The natural succession from an artist to entrepreneur
A solitary genius, an eccentric being with a soul of a dreamer, a cultural connoisseur, and a visionary for the ages, these are just a few words that have been used to describe an artist. While the images your mind conjures up would most likely be those of maestros like Bach and storytellers like Monet and Shakespeare, for a while now, you would have started to see that definition morph into a modern rendition of its former self.
The artist, as we know it, has evolved. This evolution has extended the definition of artists from being the curators of culture and creativity to individuals who also work, train, trade, and collaborate with a sense of enterprise. Sounds familiar? Well, that’s because it sounds similar to entrepreneurs.
When I think of entrepreneurship, there’s only one line my brain automatically starts to recite -- ‘When you do something you love, you never work a day in your life’. Thinking over this impactful little statement made me realise that those words are basically what artists live by. Unfortunately, decades of conditioning and the need to fit everything within ‘a box’ have separated artists and entrepreneurs into their little corners.
Artist, entrepreneur, and artrepreneur
Coined in the 1800s, an ‘entrepreneur’ has been defined as someone who takes risks, identifying market opportunities, and deploying resources, services, and products to fill holes in the demand and supply ecosystem.
But at the core of that individual is the courage to strike out on your own, imbued with the special ability to create something of value out of a single thought. This is what entrepreneurs and artists have in common.
And the similarities don’t just end there. For an artist, the time, perspective understanding, and technique needed to create a masterpiece, let alone a whole body of work, takes years of persistence. This rings true for any entrepreneur on the path to finding their niche.
Furthermore, the passion and drive it takes to put that work out into the public, tirelessly working to gain the right connections and network to get the recognition it deserves is another feat in itself. This journey from inception to creation to proliferation is at the heart of any entrepreneurial adventure. It’s what has fuelled entrepreneurship since time immemorial.
So then, with half the journey complete, why shouldn’t artists take it through to the last mile and dive headfirst into being masters of their own creative destiny?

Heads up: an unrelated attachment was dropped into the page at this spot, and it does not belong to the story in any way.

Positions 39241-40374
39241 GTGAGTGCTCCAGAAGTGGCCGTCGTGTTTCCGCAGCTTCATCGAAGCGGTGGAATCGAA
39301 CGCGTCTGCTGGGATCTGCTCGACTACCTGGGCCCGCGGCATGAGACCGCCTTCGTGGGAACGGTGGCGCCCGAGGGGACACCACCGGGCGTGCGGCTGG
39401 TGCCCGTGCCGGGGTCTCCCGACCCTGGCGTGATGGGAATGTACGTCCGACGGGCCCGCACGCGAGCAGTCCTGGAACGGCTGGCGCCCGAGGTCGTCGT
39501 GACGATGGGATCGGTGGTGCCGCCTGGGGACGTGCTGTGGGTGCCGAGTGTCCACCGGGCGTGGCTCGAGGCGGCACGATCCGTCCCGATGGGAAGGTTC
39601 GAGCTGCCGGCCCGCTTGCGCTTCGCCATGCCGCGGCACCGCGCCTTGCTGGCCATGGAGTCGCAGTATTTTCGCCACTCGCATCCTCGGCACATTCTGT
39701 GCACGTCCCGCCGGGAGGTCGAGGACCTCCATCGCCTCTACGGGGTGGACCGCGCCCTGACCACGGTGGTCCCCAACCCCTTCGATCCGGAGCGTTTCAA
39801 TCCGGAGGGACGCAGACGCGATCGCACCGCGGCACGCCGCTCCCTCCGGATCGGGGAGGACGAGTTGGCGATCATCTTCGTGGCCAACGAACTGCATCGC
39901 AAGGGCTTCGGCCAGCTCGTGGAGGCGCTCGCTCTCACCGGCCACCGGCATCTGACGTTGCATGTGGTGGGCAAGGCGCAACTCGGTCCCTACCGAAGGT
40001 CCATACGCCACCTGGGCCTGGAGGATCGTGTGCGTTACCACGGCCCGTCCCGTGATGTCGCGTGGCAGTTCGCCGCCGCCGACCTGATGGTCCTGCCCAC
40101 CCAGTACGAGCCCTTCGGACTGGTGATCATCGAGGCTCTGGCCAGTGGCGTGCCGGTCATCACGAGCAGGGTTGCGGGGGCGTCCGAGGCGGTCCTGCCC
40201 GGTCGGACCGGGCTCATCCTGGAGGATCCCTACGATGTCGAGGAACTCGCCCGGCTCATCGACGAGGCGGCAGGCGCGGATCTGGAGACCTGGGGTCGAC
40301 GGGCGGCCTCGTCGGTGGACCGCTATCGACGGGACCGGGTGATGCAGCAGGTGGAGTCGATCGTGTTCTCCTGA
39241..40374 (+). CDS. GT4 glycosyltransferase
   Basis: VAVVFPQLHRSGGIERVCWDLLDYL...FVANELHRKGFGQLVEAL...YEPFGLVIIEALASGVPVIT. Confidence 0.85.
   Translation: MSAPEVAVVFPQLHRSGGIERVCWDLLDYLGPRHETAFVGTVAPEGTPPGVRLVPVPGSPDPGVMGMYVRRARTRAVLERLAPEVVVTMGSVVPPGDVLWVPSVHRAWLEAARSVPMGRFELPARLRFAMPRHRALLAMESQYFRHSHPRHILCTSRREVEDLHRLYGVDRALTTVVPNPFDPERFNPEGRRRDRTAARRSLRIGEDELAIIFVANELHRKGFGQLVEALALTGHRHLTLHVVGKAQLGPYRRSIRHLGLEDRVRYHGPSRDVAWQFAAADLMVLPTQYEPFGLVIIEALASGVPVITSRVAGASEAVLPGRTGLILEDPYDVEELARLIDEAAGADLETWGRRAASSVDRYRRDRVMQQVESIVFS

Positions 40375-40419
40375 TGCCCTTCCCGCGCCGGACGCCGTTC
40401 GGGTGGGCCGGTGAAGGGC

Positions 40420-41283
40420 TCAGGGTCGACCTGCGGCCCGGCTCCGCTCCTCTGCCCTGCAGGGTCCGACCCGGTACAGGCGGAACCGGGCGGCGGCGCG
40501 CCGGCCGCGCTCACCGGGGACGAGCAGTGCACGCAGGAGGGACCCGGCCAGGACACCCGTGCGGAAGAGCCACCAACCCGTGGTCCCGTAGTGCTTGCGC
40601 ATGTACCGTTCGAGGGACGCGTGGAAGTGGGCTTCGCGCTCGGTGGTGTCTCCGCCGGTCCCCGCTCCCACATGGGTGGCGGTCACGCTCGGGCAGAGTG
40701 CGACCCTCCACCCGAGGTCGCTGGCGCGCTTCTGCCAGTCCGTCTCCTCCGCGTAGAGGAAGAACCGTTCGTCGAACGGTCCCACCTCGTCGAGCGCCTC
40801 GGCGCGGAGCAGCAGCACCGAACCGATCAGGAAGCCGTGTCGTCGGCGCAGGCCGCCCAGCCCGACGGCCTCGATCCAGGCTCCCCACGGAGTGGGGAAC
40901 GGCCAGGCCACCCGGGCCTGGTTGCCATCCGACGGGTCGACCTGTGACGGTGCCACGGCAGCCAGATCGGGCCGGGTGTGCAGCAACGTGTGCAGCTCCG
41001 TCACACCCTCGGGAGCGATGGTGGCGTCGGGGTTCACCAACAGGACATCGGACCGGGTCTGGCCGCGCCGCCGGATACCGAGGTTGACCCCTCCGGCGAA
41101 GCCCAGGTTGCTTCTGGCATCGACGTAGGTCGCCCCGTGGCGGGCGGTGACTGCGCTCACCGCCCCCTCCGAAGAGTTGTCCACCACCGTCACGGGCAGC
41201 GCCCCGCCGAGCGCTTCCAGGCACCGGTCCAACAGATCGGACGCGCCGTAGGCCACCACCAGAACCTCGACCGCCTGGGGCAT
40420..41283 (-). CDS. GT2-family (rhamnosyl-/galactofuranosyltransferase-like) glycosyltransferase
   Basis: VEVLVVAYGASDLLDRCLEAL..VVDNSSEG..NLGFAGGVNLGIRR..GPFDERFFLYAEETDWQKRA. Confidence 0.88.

Posing as a harbinger of change for this group of artistic talent is the rise of the digital age and the freelance economy. It has taken the typecast ‘starving artist’ and replaced it with professionals who have taken control of their creative economy. Thus was born the ‘Artrepreneur’, an ambitious go-getter taking his or her art to the world.
While art has lent itself to the world of business for decades; opening lines of creativity that have influenced some of the greatest minds of our time, we’re now seeing this line of inspiration flip the other way round as well. In the generation of self-made success, artists have begun to take control of their creative potential and output to drive an environment that nurtures the possibilities of heightened opportunity.
All this means is that artists have now started taking charge of everything post-inception and creation as well.
Being masters of your own creative destiny entails being able to know the value of what you have created and equipping yourself with the necessary skills, tools, and acumen to ensure its evaluation matches the work you’ve put into it.
While business authorities may have been skeptical about the lucrativeness of transforming a passion into a full-time business, if there’s anything an artist is known for, it’s the inherent skill of challenging the status quo. Yet another trait key to the entrepreneurial spirit.
In fact, for artists, irrespective of the domain, the possibilities are endless. Just scroll through your social media feeds and you’ll see artists of all types making a name for themselves by either translating their art into products that can be sold en-masse, through commissioned work or even tutorials and master classes. The more you look into it, you’ll start to realise that all it takes is a leap of faith.
In my opinion, entrepreneurship would be almost second nature to an artist. The only difference being, before, your success as an artist may have been tied to a middle man or the potential of a small group of individuals being able to understand your vision, your art.
However, along with all the challenges that 2020 and the pandemic brought with it, was the potential to seize and master your own fate. Artists were pushed to explore a whole new world of possibilities and opportunities in the digital realms, opening doors to enhanced discoverability to this new generation of creative professionals.
Today the internet and the digital revolution have harnessed the power of globalisation, enabling you as an artist, to find your audience in any pocket of the world.
(Disclaimer: The views and opinions expressed in this article are those of the author and do not necessarily reflect the views of YourStory.)